The Best And Worst Of Human Nature

'The best and worst of human nature, as would be expounded by Thomas Hobbes and John Locke, are demonstrated in these new lands and cultures.' It is true that the best and worst of human nature are demonstrated in these new lands and cultures. In the views of Locke and Hobbes are two very different points of view.
In Thomas Hobbes point of view, human beings are organisms in motion and need to be restrained by authority from pursuing selfish ends. In the case of the Natives, he would have said that Spain had the right to conquer the Bahamas because the people had no leader that seemed to be apparent. Hobbes would have said that the people who lived in the Bahamas were not able to think for themselves and needed an authority, a King, to rule over the people. Thomas Hobbes said that if a man had acquired delight, moderate power or an already good life, the man would want more and delve into his own selfish needs. Hobbes said that without men being afraid that someone would stop them being selfish, any society would fall apart. There would be no one to stop men from acquiring too much or being too selfish.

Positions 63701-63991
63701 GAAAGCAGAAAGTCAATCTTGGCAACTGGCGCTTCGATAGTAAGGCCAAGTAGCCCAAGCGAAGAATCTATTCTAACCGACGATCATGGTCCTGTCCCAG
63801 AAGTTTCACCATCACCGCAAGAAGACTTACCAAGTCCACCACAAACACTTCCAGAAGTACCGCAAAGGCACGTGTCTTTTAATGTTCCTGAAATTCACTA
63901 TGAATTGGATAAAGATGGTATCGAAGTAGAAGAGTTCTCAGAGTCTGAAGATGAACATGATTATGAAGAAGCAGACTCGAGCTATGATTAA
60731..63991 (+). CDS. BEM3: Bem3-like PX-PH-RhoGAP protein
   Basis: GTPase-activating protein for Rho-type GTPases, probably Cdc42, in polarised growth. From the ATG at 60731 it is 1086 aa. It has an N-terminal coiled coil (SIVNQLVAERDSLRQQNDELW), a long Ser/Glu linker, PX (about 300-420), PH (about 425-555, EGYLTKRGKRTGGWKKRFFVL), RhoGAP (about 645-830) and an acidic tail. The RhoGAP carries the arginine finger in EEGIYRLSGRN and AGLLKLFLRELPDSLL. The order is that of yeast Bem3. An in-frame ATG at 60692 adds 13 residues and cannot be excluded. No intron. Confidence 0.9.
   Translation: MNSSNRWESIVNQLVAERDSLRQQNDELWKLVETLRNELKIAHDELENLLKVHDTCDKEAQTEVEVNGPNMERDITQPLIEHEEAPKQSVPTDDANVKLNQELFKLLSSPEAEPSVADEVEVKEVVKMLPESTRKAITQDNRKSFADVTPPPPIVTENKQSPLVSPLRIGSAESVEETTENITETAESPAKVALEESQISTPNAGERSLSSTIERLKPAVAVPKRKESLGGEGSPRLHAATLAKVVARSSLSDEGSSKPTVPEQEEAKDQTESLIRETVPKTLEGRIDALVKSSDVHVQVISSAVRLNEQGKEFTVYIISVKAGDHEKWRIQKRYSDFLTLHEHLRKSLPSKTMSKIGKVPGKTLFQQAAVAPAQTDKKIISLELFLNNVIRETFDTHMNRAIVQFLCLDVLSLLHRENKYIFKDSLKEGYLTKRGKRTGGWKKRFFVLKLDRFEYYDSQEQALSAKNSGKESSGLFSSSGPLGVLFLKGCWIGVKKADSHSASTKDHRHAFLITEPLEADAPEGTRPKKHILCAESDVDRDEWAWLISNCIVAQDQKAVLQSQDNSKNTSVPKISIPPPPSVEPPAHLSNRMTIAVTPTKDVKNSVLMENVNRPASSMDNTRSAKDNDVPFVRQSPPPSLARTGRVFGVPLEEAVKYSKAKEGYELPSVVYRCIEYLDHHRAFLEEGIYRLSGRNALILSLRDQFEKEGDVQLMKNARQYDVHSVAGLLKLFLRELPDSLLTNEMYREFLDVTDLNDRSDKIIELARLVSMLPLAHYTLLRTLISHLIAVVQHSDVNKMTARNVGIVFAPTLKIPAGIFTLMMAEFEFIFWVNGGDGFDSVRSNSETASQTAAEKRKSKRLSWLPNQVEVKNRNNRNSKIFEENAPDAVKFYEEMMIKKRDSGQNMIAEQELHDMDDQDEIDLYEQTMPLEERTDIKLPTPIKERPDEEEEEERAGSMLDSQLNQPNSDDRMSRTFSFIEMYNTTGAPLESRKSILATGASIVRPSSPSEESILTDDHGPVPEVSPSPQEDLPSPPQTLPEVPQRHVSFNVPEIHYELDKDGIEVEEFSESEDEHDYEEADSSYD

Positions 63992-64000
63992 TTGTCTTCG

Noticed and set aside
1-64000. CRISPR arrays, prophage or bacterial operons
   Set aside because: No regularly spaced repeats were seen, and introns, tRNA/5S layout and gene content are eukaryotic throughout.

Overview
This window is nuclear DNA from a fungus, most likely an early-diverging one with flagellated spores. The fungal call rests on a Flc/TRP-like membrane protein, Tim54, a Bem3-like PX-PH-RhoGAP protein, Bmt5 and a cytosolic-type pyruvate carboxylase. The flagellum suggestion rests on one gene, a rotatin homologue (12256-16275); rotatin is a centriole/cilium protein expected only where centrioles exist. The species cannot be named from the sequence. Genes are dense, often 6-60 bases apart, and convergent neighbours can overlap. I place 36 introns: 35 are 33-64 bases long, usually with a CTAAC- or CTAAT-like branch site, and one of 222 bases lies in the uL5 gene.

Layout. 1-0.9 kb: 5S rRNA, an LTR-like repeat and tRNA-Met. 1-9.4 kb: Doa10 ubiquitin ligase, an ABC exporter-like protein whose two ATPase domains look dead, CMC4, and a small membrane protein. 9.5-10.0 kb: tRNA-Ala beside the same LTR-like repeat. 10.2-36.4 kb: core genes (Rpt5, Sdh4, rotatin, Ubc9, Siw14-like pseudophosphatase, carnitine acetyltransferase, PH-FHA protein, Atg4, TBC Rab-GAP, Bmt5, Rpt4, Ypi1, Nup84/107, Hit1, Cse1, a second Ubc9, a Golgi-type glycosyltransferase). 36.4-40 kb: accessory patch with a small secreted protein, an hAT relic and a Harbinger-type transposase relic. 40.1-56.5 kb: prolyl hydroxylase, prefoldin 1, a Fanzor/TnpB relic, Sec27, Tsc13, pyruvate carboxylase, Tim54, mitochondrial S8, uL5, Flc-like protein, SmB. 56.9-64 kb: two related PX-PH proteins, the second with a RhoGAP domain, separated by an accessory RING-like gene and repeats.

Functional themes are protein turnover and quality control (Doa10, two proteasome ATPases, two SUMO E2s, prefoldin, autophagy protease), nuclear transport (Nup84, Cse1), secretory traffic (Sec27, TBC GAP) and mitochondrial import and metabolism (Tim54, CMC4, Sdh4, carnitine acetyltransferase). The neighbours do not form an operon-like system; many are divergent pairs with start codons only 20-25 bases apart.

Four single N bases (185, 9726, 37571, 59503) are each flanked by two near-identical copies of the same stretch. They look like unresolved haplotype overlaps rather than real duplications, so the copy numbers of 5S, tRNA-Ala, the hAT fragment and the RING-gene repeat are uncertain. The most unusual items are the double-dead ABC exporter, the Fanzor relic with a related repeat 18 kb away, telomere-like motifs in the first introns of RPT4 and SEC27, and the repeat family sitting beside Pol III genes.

John Locke would have said that individuals form a community for their mutual benefit. Locke also said that, ˜all men were, by nature, free, equal and independent' and no one can subject to ˜the Political Power of another, without his own Consent.' John Locke would have said that the Natives of the Bahamas were not respected. He might also have said that their rights were being compromised and that the Spanish should not have conquered them. The Natives as a people never asked to be conquered. The Natives were a community. John Locke had said that, ˜the act of the Majority passes for the act of the whole, and of course determines as having by the law of Nature and Reason the power of a whole.' This would mean that the Natives were already their own government and that they would not delve into

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